Cindy Rosen of Robbinsville cofounded the Mercer Mask Project on Facebook as a grassroots social media campaign enlisting volunteers to sew together breathing masks for first-responders and medical professionals fighting COVID-19. Rosen is seen here on her front stoop with some of the fabric, which was left over from her previous work on Project Linus, which produces blankets for children. Photo by Kapu Patel.
Cindy Rosen, a Mercer County real estate broker who’s not making sales these days, had been consuming the non-stop news about the new coronavirus, when she finally resolved to do something about it, in part not to feel like such a helpless bystander, and also just to get her eyes off her TV and computer screens.
“Actually, the first week we were home, I would just watch the news constantly,” said Rosen, a mother of two grown daughters who lives with her husband in Robbinsville. “And this gives me something else to do and concentrate on.”
The “this” is the Mercer Project, a grassroots social media campaign to make breathing masks for first-responders and medical professionals who may be having trouble getting the simple but potentially life-saving respiratory guards, which have been in short supply.
As of Friday, Rosen said she, her four Mercer Mask Project co-founders, and about three dozen volunteers who later joined in the effort, had produced 400 fabric breathing masks. She said about 240 masks would be shipped from her home on Friday to recipients including the Plainsboro Rescue Squad and the Greenhill Pharmacy in Robbinsville. Plus, Rosen added, “a couple of local nurses and doctors have requested them.”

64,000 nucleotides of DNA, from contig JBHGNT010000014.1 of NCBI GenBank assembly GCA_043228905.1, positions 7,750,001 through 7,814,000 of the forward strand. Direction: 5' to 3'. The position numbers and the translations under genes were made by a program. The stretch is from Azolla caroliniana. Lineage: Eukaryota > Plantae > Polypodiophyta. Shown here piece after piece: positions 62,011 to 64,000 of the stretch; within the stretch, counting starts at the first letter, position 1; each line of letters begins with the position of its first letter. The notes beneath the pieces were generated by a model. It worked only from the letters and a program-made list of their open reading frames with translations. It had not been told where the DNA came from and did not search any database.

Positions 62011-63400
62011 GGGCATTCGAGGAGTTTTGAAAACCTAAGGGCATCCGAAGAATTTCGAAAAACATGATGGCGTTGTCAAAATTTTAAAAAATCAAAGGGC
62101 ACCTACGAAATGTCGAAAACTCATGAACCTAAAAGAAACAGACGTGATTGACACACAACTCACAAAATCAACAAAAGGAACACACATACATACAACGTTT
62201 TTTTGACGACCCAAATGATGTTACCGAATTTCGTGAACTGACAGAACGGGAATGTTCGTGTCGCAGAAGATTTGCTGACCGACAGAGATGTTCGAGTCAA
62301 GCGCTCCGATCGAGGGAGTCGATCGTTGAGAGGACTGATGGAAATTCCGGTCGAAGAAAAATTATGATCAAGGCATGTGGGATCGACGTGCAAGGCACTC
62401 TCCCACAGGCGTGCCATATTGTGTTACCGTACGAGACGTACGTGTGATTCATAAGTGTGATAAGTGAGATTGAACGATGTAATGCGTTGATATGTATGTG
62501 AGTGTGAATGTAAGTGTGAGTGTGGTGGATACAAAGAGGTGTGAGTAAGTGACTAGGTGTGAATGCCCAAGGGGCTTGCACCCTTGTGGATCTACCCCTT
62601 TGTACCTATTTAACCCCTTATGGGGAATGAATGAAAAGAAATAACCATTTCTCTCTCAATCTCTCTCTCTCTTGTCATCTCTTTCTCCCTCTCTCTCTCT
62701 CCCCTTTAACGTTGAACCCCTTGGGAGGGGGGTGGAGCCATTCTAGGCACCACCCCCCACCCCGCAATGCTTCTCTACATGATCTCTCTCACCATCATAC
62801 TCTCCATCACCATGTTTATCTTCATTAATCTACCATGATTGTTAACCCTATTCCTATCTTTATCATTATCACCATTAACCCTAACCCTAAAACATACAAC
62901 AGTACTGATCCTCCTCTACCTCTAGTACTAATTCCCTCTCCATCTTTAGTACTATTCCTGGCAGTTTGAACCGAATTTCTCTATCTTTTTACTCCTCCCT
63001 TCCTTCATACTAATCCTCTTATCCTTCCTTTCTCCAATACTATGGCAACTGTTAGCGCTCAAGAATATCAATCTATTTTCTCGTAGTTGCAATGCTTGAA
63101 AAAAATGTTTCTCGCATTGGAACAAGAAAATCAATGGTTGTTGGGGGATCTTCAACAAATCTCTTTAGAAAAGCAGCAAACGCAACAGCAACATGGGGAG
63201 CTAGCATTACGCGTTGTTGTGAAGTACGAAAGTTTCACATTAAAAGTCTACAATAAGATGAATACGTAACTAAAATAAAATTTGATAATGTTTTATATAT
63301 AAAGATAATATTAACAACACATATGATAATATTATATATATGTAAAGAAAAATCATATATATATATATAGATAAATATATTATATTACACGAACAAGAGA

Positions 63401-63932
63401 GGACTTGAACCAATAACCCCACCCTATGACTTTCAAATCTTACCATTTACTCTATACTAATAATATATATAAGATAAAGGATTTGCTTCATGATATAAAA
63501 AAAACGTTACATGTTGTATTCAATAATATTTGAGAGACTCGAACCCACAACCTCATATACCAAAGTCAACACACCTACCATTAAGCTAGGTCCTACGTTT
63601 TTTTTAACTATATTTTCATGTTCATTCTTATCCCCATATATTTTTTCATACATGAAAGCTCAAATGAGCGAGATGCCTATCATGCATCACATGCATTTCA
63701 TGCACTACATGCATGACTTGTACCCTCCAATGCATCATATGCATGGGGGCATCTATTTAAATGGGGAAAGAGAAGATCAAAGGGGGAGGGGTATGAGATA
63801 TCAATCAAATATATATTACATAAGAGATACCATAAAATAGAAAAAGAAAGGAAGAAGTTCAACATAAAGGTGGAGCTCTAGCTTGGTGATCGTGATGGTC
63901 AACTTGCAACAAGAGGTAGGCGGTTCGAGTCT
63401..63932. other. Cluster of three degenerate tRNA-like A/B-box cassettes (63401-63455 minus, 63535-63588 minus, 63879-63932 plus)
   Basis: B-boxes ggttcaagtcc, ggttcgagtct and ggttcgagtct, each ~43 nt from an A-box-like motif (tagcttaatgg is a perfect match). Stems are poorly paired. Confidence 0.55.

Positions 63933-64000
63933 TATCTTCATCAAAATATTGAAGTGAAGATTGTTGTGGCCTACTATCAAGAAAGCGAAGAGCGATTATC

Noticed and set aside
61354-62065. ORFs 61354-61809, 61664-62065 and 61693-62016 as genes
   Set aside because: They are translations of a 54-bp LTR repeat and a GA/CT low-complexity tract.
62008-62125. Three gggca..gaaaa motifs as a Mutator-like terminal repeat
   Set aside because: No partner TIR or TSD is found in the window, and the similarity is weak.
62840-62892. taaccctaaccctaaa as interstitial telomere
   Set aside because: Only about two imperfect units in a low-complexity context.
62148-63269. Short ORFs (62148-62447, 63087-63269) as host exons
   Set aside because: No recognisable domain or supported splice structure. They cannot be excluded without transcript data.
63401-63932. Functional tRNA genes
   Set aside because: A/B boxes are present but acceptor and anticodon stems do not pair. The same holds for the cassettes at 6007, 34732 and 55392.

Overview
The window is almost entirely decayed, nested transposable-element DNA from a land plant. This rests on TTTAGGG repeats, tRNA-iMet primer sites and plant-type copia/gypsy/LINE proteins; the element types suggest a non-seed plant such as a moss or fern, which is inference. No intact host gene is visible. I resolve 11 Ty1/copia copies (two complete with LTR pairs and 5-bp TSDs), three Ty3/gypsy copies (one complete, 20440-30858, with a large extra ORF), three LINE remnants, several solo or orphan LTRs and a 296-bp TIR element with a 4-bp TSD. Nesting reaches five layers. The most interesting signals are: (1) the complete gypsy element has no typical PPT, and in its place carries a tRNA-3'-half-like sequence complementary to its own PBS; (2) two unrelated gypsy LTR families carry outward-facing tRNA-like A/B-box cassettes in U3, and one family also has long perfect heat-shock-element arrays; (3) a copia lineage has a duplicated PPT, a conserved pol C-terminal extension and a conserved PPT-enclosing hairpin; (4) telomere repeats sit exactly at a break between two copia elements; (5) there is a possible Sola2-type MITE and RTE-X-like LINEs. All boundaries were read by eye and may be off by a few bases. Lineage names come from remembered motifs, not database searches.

Rosen planted the first seeds of the project on Friday, March 20, with a post on her personal Facebook page in response to a news story about an Indiana woman who had been making masks. Rosen, who had surplus fabric from her previous work with the Project Linus blanket-making campaign, posted that said she had plenty of fabric and anyone wanting some to make masks should message her.
“Fabric will be left outside for social distancing compliance,” she posted.
“That was Friday. And by Saturday morning, Johan had called and said, ‘Why don’t we set up a Facebook page and get this thing moving?’” said Rosen, referring to cofounder Johan Glozman of Princeton Junction. “And it totally snowballed from there.”
“Snowballed” would accurately describe the progression of the coronavirus crisis in New Jersey, which as of Friday has a statewide caseload of 8,825, with a death toll totaling 108. Both figures are up substantially from the day before, with 1,982 new cases and 27 additional deaths.
Chief Ankit Parikh of the Plainsboro Rescue Squad said members were grateful for the 50 masks they received.
And while Parikh noted that the masks were not up to N95 standards — meaning they did not block out 95% of of particulate matter and pathogens — he said they would “go a long way in helping us protect ourselves and our loved ones at home as well.”
“What these guys are doing is really commendable and we are grateful for having residents like them in our community that take care of us in our time of need,” Parikh said in an email.
Before the Mercer Mask Project, Rosen said she had never met Glozman or his wife, LeeAnn. But by Saturday afternoon, they and another Princeton Junction couple, Brian and Brittany Cole, had launched the Project Mercer Mask Facebook page and remote production of the masks began based on designs they had posted.
“A week ago I did not know them,” Rosen said.
She said the group had researched appropriate designs and the types of materials needed to create medically effective masks, and that LeeAnn Glozman is a nurse practitioner who inspects the finished masks to determine the use they’re best suited for. In addition to sewing the masks, volunteers also act as runners to transport raw materials and the finished products.
To get involved, Rosen said people can message her on the Facebook page, or send an email to email@example.com.
“We’re trying to do our part,” she said.